By Cariulo Cristina; Martufi Paola; Verani Margherita; Azzollini Lucia; Caricasole Andrea; Petricca Lara; Bruni Giordana; Weiss Andreas; Deguire Sean M; Lashuel Hilal A; et al
From Frontiers in neuroscience (2019), 13889, Language: English, Database: MEDLINE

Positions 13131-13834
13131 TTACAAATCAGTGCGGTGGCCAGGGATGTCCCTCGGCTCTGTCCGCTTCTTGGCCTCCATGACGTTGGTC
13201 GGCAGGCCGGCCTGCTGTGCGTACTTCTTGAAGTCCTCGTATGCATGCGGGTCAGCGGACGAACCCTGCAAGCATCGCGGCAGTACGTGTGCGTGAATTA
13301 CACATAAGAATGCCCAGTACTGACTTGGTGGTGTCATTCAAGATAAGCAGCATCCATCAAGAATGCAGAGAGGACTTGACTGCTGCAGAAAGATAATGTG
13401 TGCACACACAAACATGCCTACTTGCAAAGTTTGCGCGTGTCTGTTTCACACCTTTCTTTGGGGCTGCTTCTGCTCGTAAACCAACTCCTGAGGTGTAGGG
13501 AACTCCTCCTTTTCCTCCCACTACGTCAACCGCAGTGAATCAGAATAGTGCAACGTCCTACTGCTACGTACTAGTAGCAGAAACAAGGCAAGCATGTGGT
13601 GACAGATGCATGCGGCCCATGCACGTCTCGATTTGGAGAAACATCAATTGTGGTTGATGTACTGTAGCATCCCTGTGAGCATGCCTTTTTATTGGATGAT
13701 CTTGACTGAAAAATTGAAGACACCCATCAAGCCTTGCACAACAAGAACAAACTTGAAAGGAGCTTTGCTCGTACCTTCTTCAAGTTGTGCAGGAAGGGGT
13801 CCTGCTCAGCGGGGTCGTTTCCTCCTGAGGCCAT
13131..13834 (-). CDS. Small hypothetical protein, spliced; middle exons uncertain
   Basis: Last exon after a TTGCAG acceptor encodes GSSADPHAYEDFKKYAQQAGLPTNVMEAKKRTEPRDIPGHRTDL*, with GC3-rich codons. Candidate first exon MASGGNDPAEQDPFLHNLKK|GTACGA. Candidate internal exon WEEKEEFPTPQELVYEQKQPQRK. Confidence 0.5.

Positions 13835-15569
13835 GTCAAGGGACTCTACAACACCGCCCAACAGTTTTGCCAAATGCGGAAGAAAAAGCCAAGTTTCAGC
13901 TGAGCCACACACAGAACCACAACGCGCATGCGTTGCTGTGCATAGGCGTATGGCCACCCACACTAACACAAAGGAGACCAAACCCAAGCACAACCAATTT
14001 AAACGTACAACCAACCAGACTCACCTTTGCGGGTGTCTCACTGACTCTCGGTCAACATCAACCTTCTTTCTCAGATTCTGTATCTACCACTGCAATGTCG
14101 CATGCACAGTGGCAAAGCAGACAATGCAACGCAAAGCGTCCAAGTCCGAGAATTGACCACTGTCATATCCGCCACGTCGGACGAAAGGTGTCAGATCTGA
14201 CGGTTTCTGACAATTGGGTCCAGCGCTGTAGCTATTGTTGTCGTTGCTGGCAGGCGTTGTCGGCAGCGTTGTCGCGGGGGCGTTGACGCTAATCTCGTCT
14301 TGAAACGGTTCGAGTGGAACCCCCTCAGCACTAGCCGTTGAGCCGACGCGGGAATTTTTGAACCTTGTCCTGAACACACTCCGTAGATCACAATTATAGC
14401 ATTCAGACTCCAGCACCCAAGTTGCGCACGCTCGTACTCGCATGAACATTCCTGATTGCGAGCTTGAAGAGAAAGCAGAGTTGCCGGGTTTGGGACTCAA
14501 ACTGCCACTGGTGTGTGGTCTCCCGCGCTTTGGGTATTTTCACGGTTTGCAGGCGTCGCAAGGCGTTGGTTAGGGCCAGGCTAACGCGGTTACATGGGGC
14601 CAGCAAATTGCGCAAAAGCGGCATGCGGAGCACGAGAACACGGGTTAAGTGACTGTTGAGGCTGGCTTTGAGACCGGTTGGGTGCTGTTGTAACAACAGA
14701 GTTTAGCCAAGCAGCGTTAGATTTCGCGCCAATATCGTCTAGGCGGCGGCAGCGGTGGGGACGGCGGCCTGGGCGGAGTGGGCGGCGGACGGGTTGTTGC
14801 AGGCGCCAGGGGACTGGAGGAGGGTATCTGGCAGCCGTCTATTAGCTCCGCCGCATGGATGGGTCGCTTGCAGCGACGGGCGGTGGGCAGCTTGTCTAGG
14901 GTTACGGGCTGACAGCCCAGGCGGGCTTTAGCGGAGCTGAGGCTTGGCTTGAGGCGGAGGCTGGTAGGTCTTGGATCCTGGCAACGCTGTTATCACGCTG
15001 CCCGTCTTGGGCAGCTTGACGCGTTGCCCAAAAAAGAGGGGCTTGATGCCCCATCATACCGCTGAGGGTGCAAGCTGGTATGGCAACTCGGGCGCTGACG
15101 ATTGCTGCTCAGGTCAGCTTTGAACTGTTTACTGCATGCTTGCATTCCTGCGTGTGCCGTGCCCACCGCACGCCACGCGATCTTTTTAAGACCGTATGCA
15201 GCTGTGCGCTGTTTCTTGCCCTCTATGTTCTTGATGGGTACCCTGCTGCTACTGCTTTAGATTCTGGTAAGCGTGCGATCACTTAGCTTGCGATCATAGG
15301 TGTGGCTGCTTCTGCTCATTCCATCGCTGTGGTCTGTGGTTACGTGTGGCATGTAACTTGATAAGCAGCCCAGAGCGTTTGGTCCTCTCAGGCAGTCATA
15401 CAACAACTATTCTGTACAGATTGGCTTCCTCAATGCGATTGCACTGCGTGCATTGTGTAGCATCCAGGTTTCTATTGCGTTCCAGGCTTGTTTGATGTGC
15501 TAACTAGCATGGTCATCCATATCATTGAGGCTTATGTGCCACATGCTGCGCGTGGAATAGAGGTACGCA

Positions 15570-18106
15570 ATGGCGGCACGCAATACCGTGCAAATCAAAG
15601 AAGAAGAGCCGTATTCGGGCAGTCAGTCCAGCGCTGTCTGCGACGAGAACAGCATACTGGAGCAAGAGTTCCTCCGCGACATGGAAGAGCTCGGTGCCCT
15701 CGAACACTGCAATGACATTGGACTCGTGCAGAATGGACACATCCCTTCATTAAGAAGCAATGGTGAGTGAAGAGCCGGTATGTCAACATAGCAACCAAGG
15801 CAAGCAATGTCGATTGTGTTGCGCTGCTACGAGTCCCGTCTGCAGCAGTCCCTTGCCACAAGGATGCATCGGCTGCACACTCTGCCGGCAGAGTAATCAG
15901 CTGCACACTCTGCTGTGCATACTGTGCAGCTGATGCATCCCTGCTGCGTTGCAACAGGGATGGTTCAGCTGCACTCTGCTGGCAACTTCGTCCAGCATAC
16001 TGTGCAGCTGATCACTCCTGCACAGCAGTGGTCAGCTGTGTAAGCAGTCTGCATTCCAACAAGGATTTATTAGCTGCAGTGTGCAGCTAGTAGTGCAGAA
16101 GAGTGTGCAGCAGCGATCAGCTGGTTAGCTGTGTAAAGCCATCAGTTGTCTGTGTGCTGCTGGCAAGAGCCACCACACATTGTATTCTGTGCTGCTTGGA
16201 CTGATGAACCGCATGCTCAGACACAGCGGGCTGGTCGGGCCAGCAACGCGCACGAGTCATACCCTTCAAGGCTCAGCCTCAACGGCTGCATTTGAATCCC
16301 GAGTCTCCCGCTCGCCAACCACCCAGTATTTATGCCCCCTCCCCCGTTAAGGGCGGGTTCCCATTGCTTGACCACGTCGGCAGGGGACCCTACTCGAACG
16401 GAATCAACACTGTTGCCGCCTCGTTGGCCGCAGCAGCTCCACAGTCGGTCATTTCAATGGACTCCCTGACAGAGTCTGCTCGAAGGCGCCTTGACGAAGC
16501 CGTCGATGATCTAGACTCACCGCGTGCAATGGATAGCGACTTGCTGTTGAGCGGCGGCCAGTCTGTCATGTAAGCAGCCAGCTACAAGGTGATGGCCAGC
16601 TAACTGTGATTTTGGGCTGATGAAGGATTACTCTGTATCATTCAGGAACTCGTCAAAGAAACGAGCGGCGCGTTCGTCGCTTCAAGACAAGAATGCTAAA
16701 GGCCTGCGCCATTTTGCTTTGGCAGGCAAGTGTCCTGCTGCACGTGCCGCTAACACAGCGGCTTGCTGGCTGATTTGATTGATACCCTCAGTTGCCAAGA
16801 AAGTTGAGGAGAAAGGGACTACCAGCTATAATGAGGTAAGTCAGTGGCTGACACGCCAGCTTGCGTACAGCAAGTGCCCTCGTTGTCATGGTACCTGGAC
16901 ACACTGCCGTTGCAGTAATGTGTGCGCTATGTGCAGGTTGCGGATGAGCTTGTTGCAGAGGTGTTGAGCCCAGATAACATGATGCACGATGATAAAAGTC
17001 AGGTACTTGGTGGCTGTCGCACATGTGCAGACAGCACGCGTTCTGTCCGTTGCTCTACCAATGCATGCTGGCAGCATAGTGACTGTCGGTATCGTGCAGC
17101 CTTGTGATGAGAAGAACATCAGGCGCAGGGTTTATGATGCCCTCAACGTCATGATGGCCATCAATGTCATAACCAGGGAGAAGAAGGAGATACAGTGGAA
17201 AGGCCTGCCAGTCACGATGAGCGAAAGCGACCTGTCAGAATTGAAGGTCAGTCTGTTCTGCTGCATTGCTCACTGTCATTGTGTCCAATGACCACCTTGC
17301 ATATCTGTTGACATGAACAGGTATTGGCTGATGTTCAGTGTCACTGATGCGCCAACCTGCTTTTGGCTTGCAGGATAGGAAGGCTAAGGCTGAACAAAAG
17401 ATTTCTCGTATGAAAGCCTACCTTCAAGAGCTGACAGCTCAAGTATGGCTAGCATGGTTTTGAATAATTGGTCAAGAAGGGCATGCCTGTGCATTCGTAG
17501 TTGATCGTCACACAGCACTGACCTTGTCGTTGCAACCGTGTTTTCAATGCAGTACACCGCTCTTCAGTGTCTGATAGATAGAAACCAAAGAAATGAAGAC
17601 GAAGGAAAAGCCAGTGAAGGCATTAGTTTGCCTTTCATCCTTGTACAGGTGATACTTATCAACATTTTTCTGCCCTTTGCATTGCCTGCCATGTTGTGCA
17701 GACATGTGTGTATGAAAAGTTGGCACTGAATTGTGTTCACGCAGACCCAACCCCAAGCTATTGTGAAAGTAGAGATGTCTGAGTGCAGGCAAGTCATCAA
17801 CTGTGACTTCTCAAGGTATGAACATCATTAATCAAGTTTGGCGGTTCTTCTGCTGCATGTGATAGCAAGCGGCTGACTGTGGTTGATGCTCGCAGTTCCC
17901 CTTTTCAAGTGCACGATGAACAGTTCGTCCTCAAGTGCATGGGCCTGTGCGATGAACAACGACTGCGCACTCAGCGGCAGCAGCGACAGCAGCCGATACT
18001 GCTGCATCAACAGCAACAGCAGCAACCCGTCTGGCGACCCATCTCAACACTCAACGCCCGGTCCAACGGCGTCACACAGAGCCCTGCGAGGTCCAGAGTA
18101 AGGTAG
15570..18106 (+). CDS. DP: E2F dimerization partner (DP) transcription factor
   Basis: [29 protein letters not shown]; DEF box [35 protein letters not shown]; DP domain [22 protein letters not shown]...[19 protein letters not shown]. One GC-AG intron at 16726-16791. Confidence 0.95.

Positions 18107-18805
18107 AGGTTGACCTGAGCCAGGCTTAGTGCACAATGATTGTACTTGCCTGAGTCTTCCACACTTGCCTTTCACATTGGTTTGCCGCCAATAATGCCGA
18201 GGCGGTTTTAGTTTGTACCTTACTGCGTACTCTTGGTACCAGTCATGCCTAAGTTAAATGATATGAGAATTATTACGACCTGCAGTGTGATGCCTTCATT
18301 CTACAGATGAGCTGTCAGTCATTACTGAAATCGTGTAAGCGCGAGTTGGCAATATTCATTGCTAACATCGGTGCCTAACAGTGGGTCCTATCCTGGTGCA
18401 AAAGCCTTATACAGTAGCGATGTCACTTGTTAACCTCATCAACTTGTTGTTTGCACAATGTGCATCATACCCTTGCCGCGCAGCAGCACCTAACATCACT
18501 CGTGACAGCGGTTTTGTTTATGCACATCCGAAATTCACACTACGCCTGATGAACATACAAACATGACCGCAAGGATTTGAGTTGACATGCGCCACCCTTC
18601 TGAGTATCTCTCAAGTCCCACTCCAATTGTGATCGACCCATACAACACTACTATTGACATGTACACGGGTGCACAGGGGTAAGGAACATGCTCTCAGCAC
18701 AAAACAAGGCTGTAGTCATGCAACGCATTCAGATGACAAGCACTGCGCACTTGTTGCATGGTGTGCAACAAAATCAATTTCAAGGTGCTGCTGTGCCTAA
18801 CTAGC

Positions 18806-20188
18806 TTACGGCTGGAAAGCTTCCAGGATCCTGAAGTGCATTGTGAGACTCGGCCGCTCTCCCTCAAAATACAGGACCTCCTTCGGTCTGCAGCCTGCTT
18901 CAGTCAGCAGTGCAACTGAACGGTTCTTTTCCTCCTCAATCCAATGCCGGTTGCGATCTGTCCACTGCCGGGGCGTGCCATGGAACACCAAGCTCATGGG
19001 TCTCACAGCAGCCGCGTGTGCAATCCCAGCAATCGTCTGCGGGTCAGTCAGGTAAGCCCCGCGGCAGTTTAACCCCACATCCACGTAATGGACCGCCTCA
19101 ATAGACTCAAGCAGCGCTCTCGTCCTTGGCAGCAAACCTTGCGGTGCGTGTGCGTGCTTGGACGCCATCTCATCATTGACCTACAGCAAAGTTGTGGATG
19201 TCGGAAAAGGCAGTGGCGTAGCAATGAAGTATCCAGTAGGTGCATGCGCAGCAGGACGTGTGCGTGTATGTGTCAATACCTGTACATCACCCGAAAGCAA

Accumulation and aggregation of misfolded alpha-synuclein is believed to be a cause of Parkinson’s disease (PD). Phosphorylation of alpha-synuclein at S129 is known to be associated with the pathological misfolding process, but efforts to investigate the relevance of this post-translational modification for pathology have been frustrated by difficulties in detecting and quantifying it in relevant samples. We report novel, ultrasensitive immunoassays based on single-molecule counting technology, useful for detecting alpha-synuclein and its S129 phosphorylated form in clinical samples in the low pg/ml range. Using human CSF and plasma samples, we find levels of alpha-synuclein comparable to those previously reported. However, while alpha-synuclein phosphorylated on S129 could easily be detected in human plasma, where its detection is extremely sensitive to protein phosphatases, its levels in CSF were undetectable, with a possible influence of a matrix effect. In plasma samples from a small test cohort comprising 5 PD individuals and five age-matched control individuals we find that pS129 alpha-synuclein levels are increased in PD plasma samples, in line with previous reports. We conclude that pS129 alpha-synuclein is not detectable in CSF and recommend the addition of phosphatase inhibitors to plasma samples at the time of collection. Moreover, the findings obtained on the small cohort of clinical plasma samples point to plasma pS129 alpha-synuclein levels as a candidate diagnostic biomarker in PD.